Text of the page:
Giving the cold shoulder.

Current meaning: Rudely disregarding someone.

Those pesky British tour guides are behind the false story that this was a way of telling unwanted guests it was time to leave. The offenders would be served a slice of cold meat from a shoulder of mutton, the toughest and least palatable part of the animal.

Source

Rubbish says The Word Detective. The expression comes from the pen of Sir Walter Scott and his 1816 novel The Antiquary: “I must tip him the cold shoulder, or he will be pestering me eternally.” The maxim was soon showing up in books by Thackeray, Dickens, and others.

There are hundreds more familiar phrases and sayings whose origins might be surprising. Readers are invited to add their own derivations in the comments box below.

Sources

“Being Hanged at Tyburn.” Capitalpunishmentuk.org, undated.

“Did You Know?” Salvation Army, undated.

“The Etymology of Posh.” David Mikkelson, Snopes.com, undated.

“What is the Origin of the Word ‘Posh’?” Fiona McPherson, Oxford Dictionaries, February 3, 2012.

“Two Printing Terms.” Historyzine, undated.

“Wrong End of the Stick.” World Wide Words, undated.

“Upper Crust.” Gary Martin, phrases.org, undated.

“Cold Shoulder.” Evan Morris, The Word Detective, June 2, 2009.

Questions & Answers

    Comments

      0 of 8192 characters used
      Post Comment

      No comments yet.

      working

      This website uses cookies

      As a user in the EEA, your approval is needed on a few things. To provide a better website experience, owlcation.com uses cookies (and other similar technologies) and may collect, process, and share personal data. Please choose which areas of our service you consent to our doing so.

      For more information on managing or withdrawing consents and how we handle data, visit our Privacy Policy at: "https://owlcation.com/privacy-policy#gdpr"

      Show Details
      Necessary
      HubPages Device IDThis is used to identify particular browsers or devices when the access the service, and is used for security reasons.
      LoginThis is necessary to sign in to the HubPages Service.
      Google RecaptchaThis is used to prevent bots and spam. (Privacy Policy)
      AkismetThis is used to detect comment spam. (Privacy Policy)
      HubPages Google AnalyticsThis is used to provide data on traffic to our website, all personally identifyable data is anonymized. (Privacy Policy)
      HubPages Traffic PixelThis is used to collect data on traffic to articles and other pages on our site. Unless you are signed in to a HubPages account, all personally identifiable information is anonymized.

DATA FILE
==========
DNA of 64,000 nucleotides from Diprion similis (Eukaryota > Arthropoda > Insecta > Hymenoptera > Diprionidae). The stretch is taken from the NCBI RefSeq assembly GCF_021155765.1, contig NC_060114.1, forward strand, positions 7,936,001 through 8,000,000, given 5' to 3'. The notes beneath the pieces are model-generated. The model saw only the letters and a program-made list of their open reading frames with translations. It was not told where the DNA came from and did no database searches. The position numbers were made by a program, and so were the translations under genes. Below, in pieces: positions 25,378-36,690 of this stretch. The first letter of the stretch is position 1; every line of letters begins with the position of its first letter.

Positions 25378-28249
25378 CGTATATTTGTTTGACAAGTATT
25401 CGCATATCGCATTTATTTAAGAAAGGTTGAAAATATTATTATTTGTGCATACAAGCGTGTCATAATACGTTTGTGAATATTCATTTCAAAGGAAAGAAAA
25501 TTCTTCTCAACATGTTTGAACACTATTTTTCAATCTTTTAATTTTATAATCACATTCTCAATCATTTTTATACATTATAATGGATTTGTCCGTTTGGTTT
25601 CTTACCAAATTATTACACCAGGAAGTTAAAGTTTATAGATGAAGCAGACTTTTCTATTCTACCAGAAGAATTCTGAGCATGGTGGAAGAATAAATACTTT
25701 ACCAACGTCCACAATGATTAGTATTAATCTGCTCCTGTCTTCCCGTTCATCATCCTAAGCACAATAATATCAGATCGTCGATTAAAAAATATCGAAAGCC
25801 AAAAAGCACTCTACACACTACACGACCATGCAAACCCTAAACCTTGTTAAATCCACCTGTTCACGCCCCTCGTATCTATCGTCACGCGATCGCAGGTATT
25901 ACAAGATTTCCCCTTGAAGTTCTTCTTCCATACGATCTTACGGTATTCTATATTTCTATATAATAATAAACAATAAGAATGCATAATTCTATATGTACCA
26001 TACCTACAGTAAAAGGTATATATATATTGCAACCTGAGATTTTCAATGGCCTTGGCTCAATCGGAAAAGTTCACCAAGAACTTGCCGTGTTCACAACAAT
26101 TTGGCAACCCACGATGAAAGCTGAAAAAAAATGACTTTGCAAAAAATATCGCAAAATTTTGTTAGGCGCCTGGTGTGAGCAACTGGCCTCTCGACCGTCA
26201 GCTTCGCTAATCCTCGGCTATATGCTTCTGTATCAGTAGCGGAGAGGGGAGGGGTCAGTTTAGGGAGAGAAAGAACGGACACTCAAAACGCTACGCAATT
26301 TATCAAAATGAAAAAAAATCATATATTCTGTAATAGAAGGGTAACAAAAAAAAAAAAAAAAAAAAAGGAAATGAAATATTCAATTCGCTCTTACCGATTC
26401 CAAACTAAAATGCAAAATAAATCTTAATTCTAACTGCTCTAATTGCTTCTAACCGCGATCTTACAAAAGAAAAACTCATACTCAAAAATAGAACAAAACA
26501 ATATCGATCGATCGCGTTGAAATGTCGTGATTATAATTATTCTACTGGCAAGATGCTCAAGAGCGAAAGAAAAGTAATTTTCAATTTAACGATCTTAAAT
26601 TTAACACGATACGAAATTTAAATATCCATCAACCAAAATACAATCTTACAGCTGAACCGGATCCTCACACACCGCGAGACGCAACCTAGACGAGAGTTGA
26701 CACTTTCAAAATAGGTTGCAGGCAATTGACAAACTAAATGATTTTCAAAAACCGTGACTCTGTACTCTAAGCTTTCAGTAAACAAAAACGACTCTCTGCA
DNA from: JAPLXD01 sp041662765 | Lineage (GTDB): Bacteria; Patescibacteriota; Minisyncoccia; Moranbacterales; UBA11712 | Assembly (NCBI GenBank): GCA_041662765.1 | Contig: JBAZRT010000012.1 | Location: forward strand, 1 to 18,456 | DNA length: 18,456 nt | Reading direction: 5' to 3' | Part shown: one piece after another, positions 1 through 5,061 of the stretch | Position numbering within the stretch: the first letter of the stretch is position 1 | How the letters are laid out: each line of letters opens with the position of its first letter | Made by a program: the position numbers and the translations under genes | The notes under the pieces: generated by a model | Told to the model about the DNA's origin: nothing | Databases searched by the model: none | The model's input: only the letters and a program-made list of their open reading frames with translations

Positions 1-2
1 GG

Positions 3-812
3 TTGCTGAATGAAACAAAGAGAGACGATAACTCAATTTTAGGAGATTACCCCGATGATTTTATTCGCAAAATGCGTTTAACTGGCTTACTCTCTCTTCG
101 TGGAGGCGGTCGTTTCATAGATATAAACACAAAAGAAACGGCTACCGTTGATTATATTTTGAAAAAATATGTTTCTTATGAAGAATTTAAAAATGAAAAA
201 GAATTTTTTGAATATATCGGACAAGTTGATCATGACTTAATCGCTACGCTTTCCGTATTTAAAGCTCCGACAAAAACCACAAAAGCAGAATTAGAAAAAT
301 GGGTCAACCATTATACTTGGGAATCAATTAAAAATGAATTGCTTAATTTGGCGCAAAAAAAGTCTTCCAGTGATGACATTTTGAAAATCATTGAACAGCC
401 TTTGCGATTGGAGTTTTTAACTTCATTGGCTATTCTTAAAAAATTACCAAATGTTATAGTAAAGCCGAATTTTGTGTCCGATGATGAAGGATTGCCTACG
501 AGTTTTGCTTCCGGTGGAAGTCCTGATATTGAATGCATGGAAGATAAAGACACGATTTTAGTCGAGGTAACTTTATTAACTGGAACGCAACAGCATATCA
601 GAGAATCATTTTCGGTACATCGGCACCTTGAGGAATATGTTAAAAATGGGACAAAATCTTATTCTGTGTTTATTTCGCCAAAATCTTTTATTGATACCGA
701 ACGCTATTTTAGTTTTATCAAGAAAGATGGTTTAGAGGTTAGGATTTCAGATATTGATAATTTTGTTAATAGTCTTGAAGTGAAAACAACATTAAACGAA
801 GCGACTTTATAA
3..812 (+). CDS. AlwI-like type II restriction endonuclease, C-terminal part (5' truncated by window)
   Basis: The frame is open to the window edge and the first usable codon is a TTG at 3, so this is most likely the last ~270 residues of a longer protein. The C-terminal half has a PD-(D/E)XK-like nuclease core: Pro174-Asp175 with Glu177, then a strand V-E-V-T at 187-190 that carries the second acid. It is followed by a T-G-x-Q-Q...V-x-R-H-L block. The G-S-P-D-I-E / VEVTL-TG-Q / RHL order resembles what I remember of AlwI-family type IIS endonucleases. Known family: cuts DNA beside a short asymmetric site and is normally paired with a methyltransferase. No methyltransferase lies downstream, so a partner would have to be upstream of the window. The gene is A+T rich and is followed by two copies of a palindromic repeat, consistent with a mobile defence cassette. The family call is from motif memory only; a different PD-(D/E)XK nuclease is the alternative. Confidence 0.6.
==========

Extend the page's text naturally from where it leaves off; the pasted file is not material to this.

Amazon Web ServicesThis is a cloud services platform that we used to host our service. (Privacy Policy)
      CloudflareThis is a cloud CDN service that we use to efficiently deliver files required for our service to operate such as javascript, cascading style sheets, images, and videos. (Privacy Policy)
      Google Hosted LibrariesJavascript software libraries such as jQuery are loaded at endpoints on the googleapis.com or gstatic.com domains, for performance and efficiency reasons. (Privacy Policy)
      Features
      Google Custom SearchThis is feature allows you to search the site. (Privacy Policy)
      Google MapsSome articles have Google Maps embedded in them. (Privacy Policy)
      Google ChartsThis is used to display charts and graphs on articles and the author center. (Privacy Policy)
      Google AdSense Host APIThis service allows you to sign up for or associate a Google AdSense account with HubPages, so that you can earn money from ads on your articles. No data is shared unless you engage with this feature. (Privacy Policy)
      Google YouTubeSome articles have YouTube videos embedded in them. (Privacy Policy)
      VimeoSome articles have Vimeo videos embedded in them. (Privacy Policy)
      PaypalThis is used for a registered author who enrolls in the HubPages Earnings program and requests to be paid via PayPal. No data is shared with Paypal unless you engage with this feature. (Privacy Policy)
      Facebook LoginYou can use this to streamline signing up for, or signing in to your Hubpages account. No data is shared with Facebook unless you engage with this feature. (Privacy Policy)
      MavenThis supports the Maven widget and search functionality. (Privacy Policy)
      Marketing
      Google AdSenseThis is an ad network. (Privacy Policy)
      Google DoubleClickGoogle provides ad serving technology and runs an ad network. (Privacy Policy)
      Index ExchangeThis is an ad network. (Privacy Policy)
      SovrnThis is an ad network. (Privacy Policy)
      Facebook AdsThis is an ad network. (Privacy Policy)
      Amazon Unified Ad MarketplaceThis is an ad network. (Privacy Policy)
      AppNexusThis is an ad network. (Privacy Policy)
      OpenxThis is an ad network. (Privacy Policy)
      Rubicon ProjectThis is an ad network. (Privacy Policy)
      TripleLiftThis is an ad network. (Privacy Policy)
      Say MediaWe partner with Say Media to deliver ad campaigns on our sites. (Privacy Policy)
      Remarketing PixelsWe may use remarketing pixels from advertising networks such as Google AdWords, Bing Ads, and Facebook in order to advertise the HubPages Service to people that have visited our sites.
      Conversion Tracking PixelsWe may use conversion tracking pixels from advertising networks such as Google AdWords, Bing Ads, and Facebook in order to identify when an advertisement has successfully resulted in the desired action, such as signing up for the HubPages Service or publishing an article on the HubPages Service.
      Statistics
      Author Google AnalyticsThis is used to provide traffic data and reports to the authors of articles on the HubPages Service. (Privacy Policy)
      ComscoreComScore is a media measurement and analytics company providing marketing data and analytics to enterprises, media and advertising agencies, and publishers. Non-consent will result in ComScore only processing obfuscated personal data. (Privacy Policy)
      Amazon Tracking PixelSome articles display amazon products as part of the Amazon Affiliate program, this pixel provides traffic statistics for those products (Privacy Policy)